‘NHS blood saga broke Nuremberg Code’: Government compensation long overdue
The Ham&High’s investigation has highlighted the many ways local victims of the NHS contaminated blood scandal continue to be failed decades on. Now investigations editor David Powles and journalist Emma Youle outline the improvements badly needed
You would be hard pressed to find a group of people as repeatedly let down by the state as the thousands affected by the contaminated blood scandal.
This failure runs deep and is a scar on the good work that those tasked with serving the public so often do.
Go back to the start and a series of ill-judged decisions have ultimately set so many families down a path that no-one would want to contend with.
Families like that of Highgate mother Della Hirsch, 71, who lost her son Nick to hepatitis C (hep C) contracted from contaminated blood products. He died aged just 36 in 2012.
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Or ex-Royal Free Hospital patient Mark Ward, 46, who has lived with HIV and hep C since he was 14-years-old simply because he needed blood factor products to treat the clotting disorder haemophilia.
Or former Crouch Ender Clair Walton, 53, whose haemophiliac husband unwittingly gave her HIV before he died aged 34.
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Or UCL Hospital patient Maria Fletcher, 46, who has been left begging for financial support for fertility treatment because of the damage hep C has ravaged on her body.
Or ex-Gospel Oak resident Phil Welman, 69, who lives in abject poverty because of the debilitating fatigue he suffers from hep C contracted from a transfusion.
For whatever reason, be it to save cash or with good intentions at heart, the decision of the British government to import and use unchecked blood and blood products in the UK right up until 1991 was a terrible mistake.
But for those products to continue to be used for several years after the potential dangers were known is nothing short of neglect.
Former Royal Free patient Bruce Norval, was infected with hep C through blood factor treatment for haemophilia.
He has spent the last 25 years campaigning to bring information to light and gave evidence to Scotland’s Penrose Inquiry into contaminated blood.
His unflinching belief, after decades of research, is that doctors knew of the risks from a virus then known as non-A non-B hepatitis in blood products and continued to give it to haemophiliacs to see how infectious it was. He says the Nuremberg Code, governing research ethics for human experimentation, was broken.
“Documents used in the Penrose evidence describe haemophilia blood products as ‘mass inoculation’,” he says. “The idea was to find out how much disease they could expose people to before it became a problem to the general populous.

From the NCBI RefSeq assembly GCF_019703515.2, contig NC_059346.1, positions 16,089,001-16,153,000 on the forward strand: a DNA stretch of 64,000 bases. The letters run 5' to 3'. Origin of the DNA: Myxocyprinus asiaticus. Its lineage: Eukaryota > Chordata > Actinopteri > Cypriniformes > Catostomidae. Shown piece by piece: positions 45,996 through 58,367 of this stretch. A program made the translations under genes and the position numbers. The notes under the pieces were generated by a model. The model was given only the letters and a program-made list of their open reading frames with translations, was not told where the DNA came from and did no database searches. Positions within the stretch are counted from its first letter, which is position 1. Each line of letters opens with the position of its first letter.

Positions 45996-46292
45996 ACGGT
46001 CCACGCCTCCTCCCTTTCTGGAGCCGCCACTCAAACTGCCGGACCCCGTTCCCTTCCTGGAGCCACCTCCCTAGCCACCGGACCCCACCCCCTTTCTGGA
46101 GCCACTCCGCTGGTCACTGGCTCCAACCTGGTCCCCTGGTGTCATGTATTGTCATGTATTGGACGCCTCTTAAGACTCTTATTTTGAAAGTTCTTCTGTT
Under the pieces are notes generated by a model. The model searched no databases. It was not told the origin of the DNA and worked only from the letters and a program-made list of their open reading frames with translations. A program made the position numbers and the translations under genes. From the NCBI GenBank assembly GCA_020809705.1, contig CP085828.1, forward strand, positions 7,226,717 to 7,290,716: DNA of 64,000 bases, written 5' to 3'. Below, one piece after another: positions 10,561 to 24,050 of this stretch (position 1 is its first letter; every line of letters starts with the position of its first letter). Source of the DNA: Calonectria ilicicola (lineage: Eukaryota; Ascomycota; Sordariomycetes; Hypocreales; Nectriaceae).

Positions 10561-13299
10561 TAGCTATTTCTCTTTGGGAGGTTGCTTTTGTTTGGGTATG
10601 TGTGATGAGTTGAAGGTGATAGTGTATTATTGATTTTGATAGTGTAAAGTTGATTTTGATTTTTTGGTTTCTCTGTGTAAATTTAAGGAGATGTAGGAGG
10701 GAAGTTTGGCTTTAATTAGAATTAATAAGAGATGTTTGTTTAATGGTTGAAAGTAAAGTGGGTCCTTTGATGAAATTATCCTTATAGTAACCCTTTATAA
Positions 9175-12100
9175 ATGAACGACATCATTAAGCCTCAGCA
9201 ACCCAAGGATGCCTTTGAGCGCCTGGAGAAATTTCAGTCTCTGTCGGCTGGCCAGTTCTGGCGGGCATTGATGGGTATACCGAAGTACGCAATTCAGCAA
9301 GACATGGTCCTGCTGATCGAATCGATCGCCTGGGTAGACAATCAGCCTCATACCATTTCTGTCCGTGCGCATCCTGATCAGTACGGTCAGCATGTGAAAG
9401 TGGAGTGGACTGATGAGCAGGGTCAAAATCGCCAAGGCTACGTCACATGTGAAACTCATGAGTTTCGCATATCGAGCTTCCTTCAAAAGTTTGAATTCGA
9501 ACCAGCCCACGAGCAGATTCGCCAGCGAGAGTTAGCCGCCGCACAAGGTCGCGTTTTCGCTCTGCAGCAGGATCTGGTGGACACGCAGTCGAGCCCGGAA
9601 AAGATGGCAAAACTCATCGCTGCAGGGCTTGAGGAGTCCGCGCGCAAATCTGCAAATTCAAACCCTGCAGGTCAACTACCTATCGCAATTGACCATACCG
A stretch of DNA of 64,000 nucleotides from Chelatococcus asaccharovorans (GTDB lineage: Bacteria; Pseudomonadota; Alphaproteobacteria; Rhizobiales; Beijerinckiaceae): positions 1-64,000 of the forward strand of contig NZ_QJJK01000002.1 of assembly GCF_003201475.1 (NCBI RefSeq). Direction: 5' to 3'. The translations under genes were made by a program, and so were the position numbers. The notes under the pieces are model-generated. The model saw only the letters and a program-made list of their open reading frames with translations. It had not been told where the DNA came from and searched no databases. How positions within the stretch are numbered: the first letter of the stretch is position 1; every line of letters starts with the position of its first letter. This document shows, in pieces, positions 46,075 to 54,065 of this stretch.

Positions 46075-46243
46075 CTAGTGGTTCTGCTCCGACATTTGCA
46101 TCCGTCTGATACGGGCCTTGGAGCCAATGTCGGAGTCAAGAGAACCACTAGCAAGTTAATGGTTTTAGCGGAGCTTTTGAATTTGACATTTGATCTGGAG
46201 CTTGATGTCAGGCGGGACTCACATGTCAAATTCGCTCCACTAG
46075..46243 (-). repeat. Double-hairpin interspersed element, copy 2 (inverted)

“It was a nasty germ warfare kind of experiment.
“Penrose did say that the Nuremberg Code was broken, the research was done illegally. He said it was ok because everybody else was doing it, but he didn’t deny it was happening.”
Even if the risk of contracting viruses had to be balanced against the risks of non-treatment for haemophiliacs, he and many others believe the choice should have been theirs. Victims say there was no informed medical consent.
If, since then, all had been done to make the lives of those poisoned as simple and pain-free as possible, this would probably be a matter that could be consigned to the history books. But this stain lingers.
While it may be too late for criminal prosecution to be brought against anyone found to have been involved in those early, ill-fated decisions, it is entirely understandable that campaigners feel bitter at a lack of accountability.
Female haemophiliac Colette Wintle did not receive regular treatment, unlike male sufferers, and so has been able to trace the infected batches of factor VIII blood clotting treatment she was given, including one at the Royal Free Hospital in 1985.
The 55-year-old, who contracted hep C, says: “This batch was known to them to be infected because I subsequently took a case up against the manufacturers in the States and the lawyers confirmed that the batch they gave me was on the list of contaminated batches in America.
“At that point the haemophilia doctors’ organisation had had discussions about taking the products off the shelf.
“In many cases doctors just continued to use up the product even though they knew it was going to infect their patients.”
Twenty years later she confronted a doctor who had treated her at another hospital. “I said ‘But you must have known these products were infected by then?’” says Colette.
“And he actually looked me square in the eye and said ‘Yes, but it was an oversight, I forgot to tell you about the risks’.”
We support the campaign group’s calls for a public inquiry into the events that led to the tragedies to ensure lessons are learned.
The least these people deserve is to have their day in a public forum.
But what good is an inquiry if sufferers and their families have to continue to live in poverty because illnesses caused by government mistakes make them unable to provide for themselves?
In the Republic of Ireland, victims received an acceptable lump sum payment for their agony and pain, along with regular support. That should happen in England too.
It is estimated such a payout would cost £1.5billion, roughly the same compensation given to victims of the Equitable Life financial scandal.
On top of this, consistent levels of financial support need to be given to hep C sufferers, no matter how serious the government believes their health problems to be.
That also needs to apply to widows and families.
It is too late for the devastation caused by this scandal to be undone. But, with a new government in place, it’s about time some of the damage is at least repaired.
See next week’s Ham&High: How safe are blood products today?